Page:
In a recent article in the New York Times, economics professor Nancy Folbre helps us understand why men have not only experienced greater job loss during the current recession but have also continued to suffer during the economic recovery.
As Folbre explains, the higher job loss does not come without historical precedence.
The Great Recession has sometimes been dubbed the Mancession because it drove unemployment among men higher than unemployment among women. Because men tend to work in more cyclical industries than women, they have historically lost more jobs on the downturn and gained more on the upturn.
However, the current upturn, has not followed this trend due to the decline in the jobs that men usually fill.
For example, men constitute more than 71 percent of the work force in manufacturing but less than 25 percent of the workers in health and education services…These two employment categories were similar in size in 2000, but manufacturing employment has failed to rise, even in non-recession years. Employment in health and education, in contrast, has risen slowly, but steadily.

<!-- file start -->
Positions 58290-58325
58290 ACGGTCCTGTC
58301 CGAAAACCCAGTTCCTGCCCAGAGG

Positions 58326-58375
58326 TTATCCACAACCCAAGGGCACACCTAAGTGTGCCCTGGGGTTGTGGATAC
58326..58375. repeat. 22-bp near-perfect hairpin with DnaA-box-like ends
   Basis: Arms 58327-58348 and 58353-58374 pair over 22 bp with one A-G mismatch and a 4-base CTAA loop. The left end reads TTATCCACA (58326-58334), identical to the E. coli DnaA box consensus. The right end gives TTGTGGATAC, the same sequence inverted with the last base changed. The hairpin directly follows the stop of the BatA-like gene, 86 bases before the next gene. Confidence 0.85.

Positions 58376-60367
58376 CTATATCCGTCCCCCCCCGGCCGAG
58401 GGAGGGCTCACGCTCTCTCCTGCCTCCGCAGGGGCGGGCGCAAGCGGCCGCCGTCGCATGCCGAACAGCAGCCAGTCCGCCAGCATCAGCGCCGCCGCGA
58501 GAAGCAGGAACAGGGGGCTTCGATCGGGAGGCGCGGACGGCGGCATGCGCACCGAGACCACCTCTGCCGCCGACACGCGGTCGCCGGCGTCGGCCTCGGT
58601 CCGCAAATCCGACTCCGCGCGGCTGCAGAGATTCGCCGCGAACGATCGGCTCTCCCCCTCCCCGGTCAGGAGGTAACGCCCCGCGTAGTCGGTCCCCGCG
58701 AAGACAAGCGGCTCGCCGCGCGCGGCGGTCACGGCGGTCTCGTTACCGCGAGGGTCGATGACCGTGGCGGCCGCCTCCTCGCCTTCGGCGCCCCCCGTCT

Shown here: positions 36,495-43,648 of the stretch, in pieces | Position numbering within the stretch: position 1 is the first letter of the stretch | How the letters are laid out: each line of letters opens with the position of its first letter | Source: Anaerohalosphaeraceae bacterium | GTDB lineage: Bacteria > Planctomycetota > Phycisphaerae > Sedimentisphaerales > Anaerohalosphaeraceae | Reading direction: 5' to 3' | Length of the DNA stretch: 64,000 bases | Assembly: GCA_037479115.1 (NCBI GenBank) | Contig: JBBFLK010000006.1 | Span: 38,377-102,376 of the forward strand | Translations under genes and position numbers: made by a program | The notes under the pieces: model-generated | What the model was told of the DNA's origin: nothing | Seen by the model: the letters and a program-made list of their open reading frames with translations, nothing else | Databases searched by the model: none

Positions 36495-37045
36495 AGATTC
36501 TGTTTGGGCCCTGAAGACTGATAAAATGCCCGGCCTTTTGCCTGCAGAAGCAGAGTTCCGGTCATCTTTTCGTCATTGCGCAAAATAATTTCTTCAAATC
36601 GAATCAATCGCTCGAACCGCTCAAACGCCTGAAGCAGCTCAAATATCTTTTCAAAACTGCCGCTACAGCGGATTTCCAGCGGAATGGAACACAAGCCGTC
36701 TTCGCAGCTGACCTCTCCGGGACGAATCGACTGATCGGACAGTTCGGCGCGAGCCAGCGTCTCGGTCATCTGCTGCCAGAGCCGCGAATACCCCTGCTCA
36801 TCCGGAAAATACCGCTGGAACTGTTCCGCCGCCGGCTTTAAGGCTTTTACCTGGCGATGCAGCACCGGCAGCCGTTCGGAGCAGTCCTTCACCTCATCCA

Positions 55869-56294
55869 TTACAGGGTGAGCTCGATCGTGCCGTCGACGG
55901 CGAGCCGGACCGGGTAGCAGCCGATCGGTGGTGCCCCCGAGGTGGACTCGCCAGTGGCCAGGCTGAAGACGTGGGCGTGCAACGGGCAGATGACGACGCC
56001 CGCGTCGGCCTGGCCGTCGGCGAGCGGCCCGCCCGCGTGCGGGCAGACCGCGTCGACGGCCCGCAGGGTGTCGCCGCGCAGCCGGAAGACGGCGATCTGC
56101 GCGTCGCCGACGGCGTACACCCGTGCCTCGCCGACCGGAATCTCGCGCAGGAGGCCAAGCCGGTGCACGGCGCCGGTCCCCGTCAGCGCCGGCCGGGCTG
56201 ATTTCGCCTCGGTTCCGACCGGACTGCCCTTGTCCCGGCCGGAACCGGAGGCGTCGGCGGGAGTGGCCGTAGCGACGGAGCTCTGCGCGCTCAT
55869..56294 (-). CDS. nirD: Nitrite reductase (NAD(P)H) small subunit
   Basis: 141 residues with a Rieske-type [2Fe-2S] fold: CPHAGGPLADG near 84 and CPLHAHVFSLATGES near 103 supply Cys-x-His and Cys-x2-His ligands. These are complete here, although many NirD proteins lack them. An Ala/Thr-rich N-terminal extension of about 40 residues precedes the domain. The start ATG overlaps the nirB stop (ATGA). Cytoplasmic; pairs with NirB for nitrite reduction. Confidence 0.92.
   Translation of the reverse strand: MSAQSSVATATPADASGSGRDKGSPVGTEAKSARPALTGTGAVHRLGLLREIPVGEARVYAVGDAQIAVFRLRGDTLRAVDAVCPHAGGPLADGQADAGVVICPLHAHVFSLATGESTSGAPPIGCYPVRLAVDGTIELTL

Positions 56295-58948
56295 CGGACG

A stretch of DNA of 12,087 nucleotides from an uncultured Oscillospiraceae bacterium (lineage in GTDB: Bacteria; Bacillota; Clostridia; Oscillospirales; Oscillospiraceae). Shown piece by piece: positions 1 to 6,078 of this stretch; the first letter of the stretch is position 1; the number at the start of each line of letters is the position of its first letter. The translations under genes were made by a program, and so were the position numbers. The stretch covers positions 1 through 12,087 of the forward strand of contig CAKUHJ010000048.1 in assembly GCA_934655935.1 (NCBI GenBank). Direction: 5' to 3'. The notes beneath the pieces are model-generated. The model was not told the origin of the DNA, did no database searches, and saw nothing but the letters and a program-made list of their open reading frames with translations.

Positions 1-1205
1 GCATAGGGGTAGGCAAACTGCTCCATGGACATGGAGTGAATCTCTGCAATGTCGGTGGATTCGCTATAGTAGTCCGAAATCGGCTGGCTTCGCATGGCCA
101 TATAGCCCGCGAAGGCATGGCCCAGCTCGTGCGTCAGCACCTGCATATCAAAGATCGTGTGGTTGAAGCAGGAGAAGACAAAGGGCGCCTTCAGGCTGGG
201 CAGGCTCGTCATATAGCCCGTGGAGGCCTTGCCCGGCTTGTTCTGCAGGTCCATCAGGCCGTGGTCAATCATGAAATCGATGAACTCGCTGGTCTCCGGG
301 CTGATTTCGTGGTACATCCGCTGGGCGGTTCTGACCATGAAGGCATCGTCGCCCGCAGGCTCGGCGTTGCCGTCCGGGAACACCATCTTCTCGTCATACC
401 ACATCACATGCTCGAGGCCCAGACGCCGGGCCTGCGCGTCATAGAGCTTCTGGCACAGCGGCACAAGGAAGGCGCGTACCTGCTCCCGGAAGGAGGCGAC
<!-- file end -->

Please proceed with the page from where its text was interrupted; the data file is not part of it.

The question than becomes, why aren’t more men moving to jobs traditionally occupied by women? Holbre turns to Stanford sociologists Maria Charles and David B. Grusky’s book Occupational Ghettos who illustrate how “gender segregation is a remarkably persistent and complex phenomenon shaped by deep cultural beliefs.” Or to put it more simply, men don’t want the jobs that are thought of as being ‘for women’.
With nursing and home health being projected to grow the most rapidly between now and 2018 and manufacturing jobs continuing to be outsourced to overseas locations, it appears it might be time for men to trade in the work boots for some tasteful loafers.